In an exclusive interview, the CEO’s of the biggest brands in powered trolleys –
John Helas of Motocaddy and David Catford of PowaKaddy – explain to editor Dan Owen what’s brought them together in print for the first time, as they continue to compete in one of the most fiercely contested sectors of the golf industry.
Why have you both decided to talk to GR readers about an issue at the same time?
JH: A big lesson to come from the lockdown periods of 2020 was the importance of following the prescribed instructions for battery care, especially when it comes to recharging Lithium batteries after a long period of inactivity. This is something that affects all powered trolley manufacturers. So, as the main players in the sector, we’ve come together to emphasise this point to your readers before winter sets in and trolleys are used less often.
DC: It makes sense for us to educate our trade partners at this time, because the exceptional growth in sales that both brands have achieved during the past 20 months or so means that many more trolley batteries will be recharged over the coming months, either by new customers less familiar with the battery care procedures or retailers offering popular rental models that are charged up on a more frequent basis before putting them in storage.
What are the problems you’ve encountered with batteries that have not been cared for properly?
DC: When golfers call our customer service departments about batteries not performing as they should, it’s often a simple matter of reminding the caller of the basic instructions that come with each new model. But, on some rare occasions, it can be the subject of safety being compromised that needn’t have happened if the user instructions were followed correctly.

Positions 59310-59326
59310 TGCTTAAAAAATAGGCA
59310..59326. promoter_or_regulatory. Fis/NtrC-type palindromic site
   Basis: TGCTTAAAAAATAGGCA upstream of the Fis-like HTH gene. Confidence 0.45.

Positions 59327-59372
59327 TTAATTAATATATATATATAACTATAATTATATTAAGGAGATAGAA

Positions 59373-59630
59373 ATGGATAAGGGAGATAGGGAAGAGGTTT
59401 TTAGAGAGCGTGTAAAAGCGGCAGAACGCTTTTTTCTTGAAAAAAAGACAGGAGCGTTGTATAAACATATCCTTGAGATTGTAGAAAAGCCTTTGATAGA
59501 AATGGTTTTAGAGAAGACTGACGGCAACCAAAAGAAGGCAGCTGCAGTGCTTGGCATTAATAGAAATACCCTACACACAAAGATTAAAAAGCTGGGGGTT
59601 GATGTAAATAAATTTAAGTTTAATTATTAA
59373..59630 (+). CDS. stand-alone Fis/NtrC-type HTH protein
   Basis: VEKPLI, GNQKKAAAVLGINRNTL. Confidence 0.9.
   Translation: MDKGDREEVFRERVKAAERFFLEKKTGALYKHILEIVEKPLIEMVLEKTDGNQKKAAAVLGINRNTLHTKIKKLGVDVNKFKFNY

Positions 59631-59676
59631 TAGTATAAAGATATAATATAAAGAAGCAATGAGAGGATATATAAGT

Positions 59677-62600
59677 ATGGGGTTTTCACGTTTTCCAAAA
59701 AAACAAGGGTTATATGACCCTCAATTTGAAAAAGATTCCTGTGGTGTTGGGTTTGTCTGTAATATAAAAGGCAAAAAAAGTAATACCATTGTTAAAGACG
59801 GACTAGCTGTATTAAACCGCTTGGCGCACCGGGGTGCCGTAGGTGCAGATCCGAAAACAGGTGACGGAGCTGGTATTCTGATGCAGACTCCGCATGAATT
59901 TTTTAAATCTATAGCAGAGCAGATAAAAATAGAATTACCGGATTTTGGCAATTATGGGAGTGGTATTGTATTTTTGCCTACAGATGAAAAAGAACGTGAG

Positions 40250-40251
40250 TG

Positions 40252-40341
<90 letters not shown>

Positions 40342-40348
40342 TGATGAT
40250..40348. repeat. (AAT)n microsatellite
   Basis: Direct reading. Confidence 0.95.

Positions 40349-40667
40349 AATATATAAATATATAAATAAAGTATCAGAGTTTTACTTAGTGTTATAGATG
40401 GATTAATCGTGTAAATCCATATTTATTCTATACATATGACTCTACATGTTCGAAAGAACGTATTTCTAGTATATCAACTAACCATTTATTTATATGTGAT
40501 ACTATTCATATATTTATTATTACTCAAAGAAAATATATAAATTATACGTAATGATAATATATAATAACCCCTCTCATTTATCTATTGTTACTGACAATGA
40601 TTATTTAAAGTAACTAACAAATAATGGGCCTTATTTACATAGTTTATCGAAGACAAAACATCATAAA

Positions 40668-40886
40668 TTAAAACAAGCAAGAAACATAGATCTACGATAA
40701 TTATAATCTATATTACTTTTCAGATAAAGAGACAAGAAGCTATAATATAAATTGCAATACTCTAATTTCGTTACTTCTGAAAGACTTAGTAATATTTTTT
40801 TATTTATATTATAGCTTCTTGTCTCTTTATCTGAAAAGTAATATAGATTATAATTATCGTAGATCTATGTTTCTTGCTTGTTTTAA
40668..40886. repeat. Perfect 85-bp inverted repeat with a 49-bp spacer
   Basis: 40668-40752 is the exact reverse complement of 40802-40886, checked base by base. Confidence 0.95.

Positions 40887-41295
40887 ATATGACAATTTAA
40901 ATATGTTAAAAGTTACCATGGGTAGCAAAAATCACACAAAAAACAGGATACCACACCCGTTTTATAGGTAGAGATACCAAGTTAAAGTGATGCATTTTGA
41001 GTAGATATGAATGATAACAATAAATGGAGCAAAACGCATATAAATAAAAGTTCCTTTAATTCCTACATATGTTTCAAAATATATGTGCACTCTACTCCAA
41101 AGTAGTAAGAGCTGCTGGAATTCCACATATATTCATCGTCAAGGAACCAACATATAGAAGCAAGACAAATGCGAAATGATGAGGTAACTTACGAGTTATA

JH: The golf trolley sector is not alone in this respect, because the same is true of the growing number of e-bikes on our streets fitted with Lithium batteries and all the leading bike manufacturers are keen to stress the importance of battery care to avoid problems during its lifespan. Even though Lithium batteries of the size and type we both use on our trolleys are proven to be very safe and long-lasting, there can be faults if they’re not cared for properly, especially second-hand batteries.
Are the batteries you’re using for the latest models top of the Lithium range?
JH: Both brands have invested heavily in the most compact and powerful Lithium batteries on the market, which make the new hi-tech trolleys much more efficient than previous models. It’s also true that these batteries are complex energy sources that generate a lot of power for their size.
DC: We also both offer market-leading warranty periods on batteries purchased in the UK & Ireland, in either the standard or extended formats. This demonstrates the high degree of confidence we share in the Lithium technology and the performance levels that customers can expect from them.
What would you like retailers to do this winter to avoid any battery problems?
DC: Remind your customers who own trolleys, as well as the staff who are selling or looking after the rental models, of the fundamentals of battery care. It comes down to sensible storage and not leaving the battery empty if it’s taken out of use for days, weeks or even months. Ensure the battery is topped up regularly and not just before it returns to the course. And crucially, never leave a battery on an overnight charge unattended!